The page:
October 10, 2005

Shawshank Redemption Review For Crime and Deviance

Shawshank Redemption (1994)

The social context.

The film is based on Stephen Kings 1982 novella ‘Rita Hayworth and Shawshank Redemption.’ It is set in 1946 and Andy Dufresne is convicted and jailed for the murder of his wife and her lover. Dufresne is a well respected educated young banker and continues throughout the film to protest his innocence. The film highlights the life of a prisoner in 1940s America and a struggle to free himself from his predestined future. Dufresne is a quiet character who offers his services to the prison officials by manipulating his skill for banking, while carefully and slowly develops and performs his own escape.

Motivation for Crime.

There are two crimes highlighted in this film, the first the murder. It is never fully known if Dufresna committed the murder of his wife and her lover but the overwhelming evidence unmistakeably frames him as the murderer. Consequently he is charged with two life imprisonment sentences. The second crime, the escape, draws its motivation from the upheld hope that Dufresne maintains throughout the nineteen years he remains in prison. During his time he is subjected to abuse from fellow inmates and loneliness which urges him to construct his own emancipation. There are strong religious themes running through the film of freedom and resurrection, ‘fear can hold you prisoner, hope can set you free.’
Although protesting his innocence it is never clear is his strong desire for freedom is just. His actions therefore can either be perceived as a righteous freedom or as desperation of enormous proportions. His struggle and patience to escape demonstrates his intelligence and illustrates his determination.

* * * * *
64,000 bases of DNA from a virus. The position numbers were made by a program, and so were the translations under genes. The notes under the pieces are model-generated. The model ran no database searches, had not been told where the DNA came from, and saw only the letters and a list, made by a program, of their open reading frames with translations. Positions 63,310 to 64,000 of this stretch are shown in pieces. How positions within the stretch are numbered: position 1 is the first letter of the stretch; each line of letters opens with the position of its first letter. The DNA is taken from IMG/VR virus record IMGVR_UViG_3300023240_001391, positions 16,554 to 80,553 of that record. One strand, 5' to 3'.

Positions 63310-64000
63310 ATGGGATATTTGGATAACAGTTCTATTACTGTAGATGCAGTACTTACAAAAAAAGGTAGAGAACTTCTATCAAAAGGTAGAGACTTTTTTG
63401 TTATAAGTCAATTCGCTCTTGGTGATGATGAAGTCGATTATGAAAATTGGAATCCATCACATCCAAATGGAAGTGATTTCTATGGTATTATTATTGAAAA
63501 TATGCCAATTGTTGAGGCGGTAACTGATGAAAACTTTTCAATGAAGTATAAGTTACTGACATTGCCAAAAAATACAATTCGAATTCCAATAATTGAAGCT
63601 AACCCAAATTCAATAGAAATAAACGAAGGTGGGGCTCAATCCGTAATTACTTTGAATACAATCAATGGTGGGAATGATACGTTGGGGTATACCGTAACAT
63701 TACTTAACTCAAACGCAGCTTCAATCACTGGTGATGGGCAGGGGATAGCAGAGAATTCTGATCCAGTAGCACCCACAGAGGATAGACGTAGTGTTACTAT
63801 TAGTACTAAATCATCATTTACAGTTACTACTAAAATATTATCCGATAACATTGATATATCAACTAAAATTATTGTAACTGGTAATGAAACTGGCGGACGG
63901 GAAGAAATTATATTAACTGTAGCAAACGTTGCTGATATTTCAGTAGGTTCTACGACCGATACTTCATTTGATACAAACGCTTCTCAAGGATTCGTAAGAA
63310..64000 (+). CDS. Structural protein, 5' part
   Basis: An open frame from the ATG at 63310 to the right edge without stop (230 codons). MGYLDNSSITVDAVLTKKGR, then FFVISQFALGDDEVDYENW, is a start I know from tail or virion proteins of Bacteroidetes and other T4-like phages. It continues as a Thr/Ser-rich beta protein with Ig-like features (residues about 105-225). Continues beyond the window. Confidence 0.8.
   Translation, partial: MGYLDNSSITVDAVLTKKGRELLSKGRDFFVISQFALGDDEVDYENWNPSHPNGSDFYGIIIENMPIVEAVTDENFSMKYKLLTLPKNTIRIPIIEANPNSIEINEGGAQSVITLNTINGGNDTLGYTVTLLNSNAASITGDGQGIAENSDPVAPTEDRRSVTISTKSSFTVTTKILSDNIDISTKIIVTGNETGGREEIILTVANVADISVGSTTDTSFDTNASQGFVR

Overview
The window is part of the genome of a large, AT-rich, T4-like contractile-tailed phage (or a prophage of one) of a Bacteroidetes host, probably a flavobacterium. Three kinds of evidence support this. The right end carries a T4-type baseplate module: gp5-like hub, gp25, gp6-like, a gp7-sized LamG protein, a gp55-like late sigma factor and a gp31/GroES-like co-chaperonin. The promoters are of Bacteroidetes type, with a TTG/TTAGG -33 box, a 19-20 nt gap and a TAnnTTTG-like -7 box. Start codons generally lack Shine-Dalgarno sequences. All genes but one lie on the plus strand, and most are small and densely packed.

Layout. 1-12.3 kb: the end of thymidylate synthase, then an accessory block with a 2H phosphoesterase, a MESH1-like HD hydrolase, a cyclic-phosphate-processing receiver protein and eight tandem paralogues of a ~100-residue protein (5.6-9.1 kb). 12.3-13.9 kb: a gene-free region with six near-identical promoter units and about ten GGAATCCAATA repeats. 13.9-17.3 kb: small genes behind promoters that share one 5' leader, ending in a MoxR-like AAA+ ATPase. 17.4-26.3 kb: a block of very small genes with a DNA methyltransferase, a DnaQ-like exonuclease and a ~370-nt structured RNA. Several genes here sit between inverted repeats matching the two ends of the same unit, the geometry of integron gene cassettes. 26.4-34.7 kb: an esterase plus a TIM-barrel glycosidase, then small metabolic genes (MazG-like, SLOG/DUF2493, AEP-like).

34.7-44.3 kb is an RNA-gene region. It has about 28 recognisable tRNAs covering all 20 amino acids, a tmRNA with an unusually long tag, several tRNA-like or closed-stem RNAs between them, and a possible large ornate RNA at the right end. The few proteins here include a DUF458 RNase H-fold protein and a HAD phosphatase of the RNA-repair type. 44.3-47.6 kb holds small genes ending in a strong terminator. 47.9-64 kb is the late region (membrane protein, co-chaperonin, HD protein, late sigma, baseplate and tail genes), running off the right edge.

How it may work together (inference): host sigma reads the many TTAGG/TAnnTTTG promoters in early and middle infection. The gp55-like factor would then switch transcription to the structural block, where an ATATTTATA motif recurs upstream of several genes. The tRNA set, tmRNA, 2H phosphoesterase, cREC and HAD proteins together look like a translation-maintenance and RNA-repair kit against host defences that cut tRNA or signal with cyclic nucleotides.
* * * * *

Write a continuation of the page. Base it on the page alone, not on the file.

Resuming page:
Roles of the institutions.

The institutions play a large role throughout the film. Firstly the court system and the role it played in drastically changing Dufresnes life and secondly the role of the prison officers. In the film the prison officers demonstrated an explosive and dominating nature who considered themselves more worthy than the prisoners. However, Dufresne was able to manipulate the system which led ultimately to his escape. The institution, in the film, acted as a counter to the hope the characters felt. From watching the film the unfavourable treatment of the prisoners made the unrelenting hope of Dufresne even more liberating.

In conclusion, the film depicts an unlikely criminal faced with a terrifying reality who rejects his fate and overcomes the odds. It is an uplifting story of redemption which highlights issues in the prison system as well as evoking powerful emotion.


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